In the corporate world, exit interviews have been in vogue for a long time. Can the relatively new concept of Stay Interviews that provides a lot of value, replace exit interviews? Are exit interviews no more relevant? Read here.
In the corporate world, job-hopping is quite a normal phenomenon and employee exit interviews have been used and misused with equal expertise. Interestingly, the two main arguments against the use of this tool are opposite to each other – First, anyone who is leaving will not like to burn the bridges and will no say anything against anyone. So the feedback is all hunky-dory and no truth comes out in such interviews. And second, the one who is leaving feels that the grass is greener on the other side of the hedge. As such, may not be in a position to appreciate anything in the current organization. Now, what is the use of listening to all the bullshit, the departing employee has to offer?
You may subscribe to this view or the other if you so like; but how valid these arguments are? Does it not sound like saying that the picture is either black or white, whereas the reality is an in-between array of unlimited shades of gray?
Further, the votaries of Stay interviews feel that it is better to listen to the employees while they are with us rather than wasting time by indulging into unpleasant and useless talk when they have decided to leave.
While the first half of the above statement is undoubtedly true, the latter half is failing to see and appreciate the big picture. Let us try to analyze.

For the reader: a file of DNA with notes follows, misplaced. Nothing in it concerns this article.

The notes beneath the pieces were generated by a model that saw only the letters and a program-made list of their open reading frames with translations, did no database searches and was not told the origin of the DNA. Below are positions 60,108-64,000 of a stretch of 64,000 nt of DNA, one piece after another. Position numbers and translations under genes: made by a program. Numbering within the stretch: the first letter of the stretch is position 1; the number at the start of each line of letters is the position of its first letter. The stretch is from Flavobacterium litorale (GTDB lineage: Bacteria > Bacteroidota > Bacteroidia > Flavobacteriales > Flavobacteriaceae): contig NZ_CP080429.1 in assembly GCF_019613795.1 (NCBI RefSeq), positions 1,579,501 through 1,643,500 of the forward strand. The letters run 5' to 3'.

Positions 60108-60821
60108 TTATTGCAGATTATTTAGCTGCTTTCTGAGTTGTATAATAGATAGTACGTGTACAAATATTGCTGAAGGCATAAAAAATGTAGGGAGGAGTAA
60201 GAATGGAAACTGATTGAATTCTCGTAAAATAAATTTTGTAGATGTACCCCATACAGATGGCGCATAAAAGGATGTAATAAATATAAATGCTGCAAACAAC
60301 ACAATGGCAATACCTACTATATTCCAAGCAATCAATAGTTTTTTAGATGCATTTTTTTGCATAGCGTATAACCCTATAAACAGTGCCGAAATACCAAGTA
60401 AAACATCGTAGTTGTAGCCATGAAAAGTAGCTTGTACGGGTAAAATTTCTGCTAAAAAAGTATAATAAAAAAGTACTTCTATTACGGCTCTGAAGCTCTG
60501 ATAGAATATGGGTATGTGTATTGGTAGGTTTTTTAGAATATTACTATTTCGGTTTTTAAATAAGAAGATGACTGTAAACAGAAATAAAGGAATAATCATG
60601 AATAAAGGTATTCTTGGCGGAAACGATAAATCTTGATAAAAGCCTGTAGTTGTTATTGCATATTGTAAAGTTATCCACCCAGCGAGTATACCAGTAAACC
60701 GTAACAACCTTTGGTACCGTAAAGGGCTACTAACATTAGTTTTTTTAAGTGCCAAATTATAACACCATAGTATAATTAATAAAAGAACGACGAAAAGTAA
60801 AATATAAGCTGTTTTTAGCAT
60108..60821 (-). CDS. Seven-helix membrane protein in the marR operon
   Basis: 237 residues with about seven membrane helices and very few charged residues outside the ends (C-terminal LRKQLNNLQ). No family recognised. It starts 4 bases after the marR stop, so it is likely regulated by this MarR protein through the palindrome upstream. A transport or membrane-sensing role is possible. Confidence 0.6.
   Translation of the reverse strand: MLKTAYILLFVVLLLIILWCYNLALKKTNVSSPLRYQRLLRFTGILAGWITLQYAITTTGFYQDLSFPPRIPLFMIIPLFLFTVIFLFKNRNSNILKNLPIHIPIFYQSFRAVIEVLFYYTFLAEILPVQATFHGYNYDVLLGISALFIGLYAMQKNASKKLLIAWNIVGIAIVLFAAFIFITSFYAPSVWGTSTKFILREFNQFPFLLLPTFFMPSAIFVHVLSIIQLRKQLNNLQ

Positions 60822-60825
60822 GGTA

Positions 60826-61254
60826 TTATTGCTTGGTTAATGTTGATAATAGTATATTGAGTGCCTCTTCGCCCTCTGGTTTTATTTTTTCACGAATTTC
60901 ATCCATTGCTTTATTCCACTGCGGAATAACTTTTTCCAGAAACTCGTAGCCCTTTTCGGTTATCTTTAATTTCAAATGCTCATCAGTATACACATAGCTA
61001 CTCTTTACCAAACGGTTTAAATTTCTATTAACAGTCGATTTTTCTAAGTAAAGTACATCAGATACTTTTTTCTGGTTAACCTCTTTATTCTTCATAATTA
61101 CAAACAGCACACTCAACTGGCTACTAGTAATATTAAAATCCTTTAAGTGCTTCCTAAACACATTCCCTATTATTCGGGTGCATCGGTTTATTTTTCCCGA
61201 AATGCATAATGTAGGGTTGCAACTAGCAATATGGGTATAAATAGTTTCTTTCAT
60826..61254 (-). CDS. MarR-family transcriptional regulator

Somebody said that exit interviews are like conducting a post-mortem on a dead body. It does not help the deceased, but the research / investigation conducted on it can help many more living beings. While agreeing with this, I add to it that conducting exit interviews is a much more skilled job than conducting a post mortem. In the latter, the body is dead and you can do a mechanical job without bothering about any kind of response. However, exit interviews are conducted on living beings and the responses can widely vary depending upon how and by whom they are being handled. There is no standard approach that can be applied to one and all. Depending on the response, you have to adjust and change track as you move ahead. That is the biggest single reason for the failure of exit interviews. You can not expect useful feedback by just throwing a standard questionnaire on somebody’s face, who has to fill it as a part of formalities needed to get his dues or relieving letter. Open, heart-to-heart talk is an essential requirement for this exercise. If you don’t have time or attitude for the same, don’t blame the tool.
Stay interviews are a great tool, but they can not be the replacement for exit interviews. After all, there is going to be some attrition. Zero departures are never desirable. In spite of an excellent system of stay interviews, certain feedback will come only at the time of exit. Stay interviews and Exit interviews are not conflicting but complementary to each other. Let there not be “either this or that” approach. You can use the power of both. No doubt, a casual approach can destroy any good tool, whether this or that!
Ashok Grover is an expert in people assessment and focused executive / leadership coaching. An Engineer-MBA, CPC (Certified Professional Coach), and CELC (Certified Executive Leadership Coach), Ashok lives by his vision - Value Creation by enhancing people and organizational competencies.
Ashok,s professional journey spans over five decades. He has been training people in the area of Organizational Philosophy, Balanced Score Card, Result-oriented Interviewing, and Power of Positive Attitude & Affirmations. His experience in the field of Assessment & Development Centers spans over 500 ADCs; and covers the entire gamut – designing competency framework and assessment tools, conducting ADCs, reports preparation, feedback as well as IDP support.